Gravy train: Retired EU president Van Rompuy gets a whopping $600k+ payoff
Herman van Rompuy, the former president of the European Council, is to get over £400,000 (over $620,000) of EU taxpayers’ money over the course of three years after his retirement, the UK’s Independent newspaper revealed.
Van Rompuy, 67, earlier was reported to receive 55 percent of his basic salary - £133,723 ($210,290) a year until December 2017, a special payment of £21,000 ($33,000) – and an annual pension of £52,000 ($81,700) for life.
However, an EU official later explained to The Independent that Van Rompuy would not receive his pension until he stopped receiving the three-year allowance. He added also, that there would be no one-off payment amounting to £21,000. The total sum of allowance will be £401,169 (over $620,000).
The tax rate imposed on it will be at the European Community tax rate, and not the rate in Rompuy’s homeland, Belgium, where the rate is higher.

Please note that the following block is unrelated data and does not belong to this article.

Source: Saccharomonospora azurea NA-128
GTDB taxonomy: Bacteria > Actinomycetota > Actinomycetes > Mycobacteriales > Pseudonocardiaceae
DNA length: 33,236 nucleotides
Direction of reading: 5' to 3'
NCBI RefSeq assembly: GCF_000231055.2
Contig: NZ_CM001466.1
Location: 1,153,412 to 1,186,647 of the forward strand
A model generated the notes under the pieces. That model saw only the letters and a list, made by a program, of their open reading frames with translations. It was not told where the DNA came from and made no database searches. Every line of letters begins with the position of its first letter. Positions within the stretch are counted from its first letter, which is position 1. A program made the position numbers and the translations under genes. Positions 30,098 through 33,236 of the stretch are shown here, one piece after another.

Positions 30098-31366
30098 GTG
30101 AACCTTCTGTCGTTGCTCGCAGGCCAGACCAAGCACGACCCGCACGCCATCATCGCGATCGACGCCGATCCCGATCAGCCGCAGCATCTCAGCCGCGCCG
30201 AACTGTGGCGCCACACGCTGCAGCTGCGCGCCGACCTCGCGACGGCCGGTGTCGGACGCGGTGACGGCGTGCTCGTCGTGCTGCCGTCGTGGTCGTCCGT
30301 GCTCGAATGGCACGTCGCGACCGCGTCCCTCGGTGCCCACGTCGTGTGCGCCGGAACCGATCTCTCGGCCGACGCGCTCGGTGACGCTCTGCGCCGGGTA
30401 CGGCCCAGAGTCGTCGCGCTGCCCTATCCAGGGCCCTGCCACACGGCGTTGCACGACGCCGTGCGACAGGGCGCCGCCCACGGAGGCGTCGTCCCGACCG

According to the official, all kinds of payments are determined by common decision of countries that are members of the EU.
Van Rompuy, a former Belgian Prime minister, was elected president of the European Council in 2009, and reelected in 2012. During his time in office, top EU officials presided over deep cuts in public spending to pay for bank bailouts, massive rises in unemployment and soaring poverty across the continent.
The money is presented as "transitional allowance" which is “the price for the total independence" of former high ranking officials. Rompuy’s generous “allowance” is a part of a package paid to former officials of the European Council, with a total bill of £30 million.
The EU’s office employment policy requires ex-officials to "ask permission for any job they would like to do for 18 months after leaving" to avoid conflicts of interest. Van Rompuy said he was going to leave politics and indulge his hobby of writing Haiku poetry – and to give lectures in the College of Europe in Bruges.
Van Rompuy’s successor as European Council president, former Polish Prime Minister Donald Tusk, was offered a salary five times higher than his pay in Warsaw, the Daily Telegraph reports.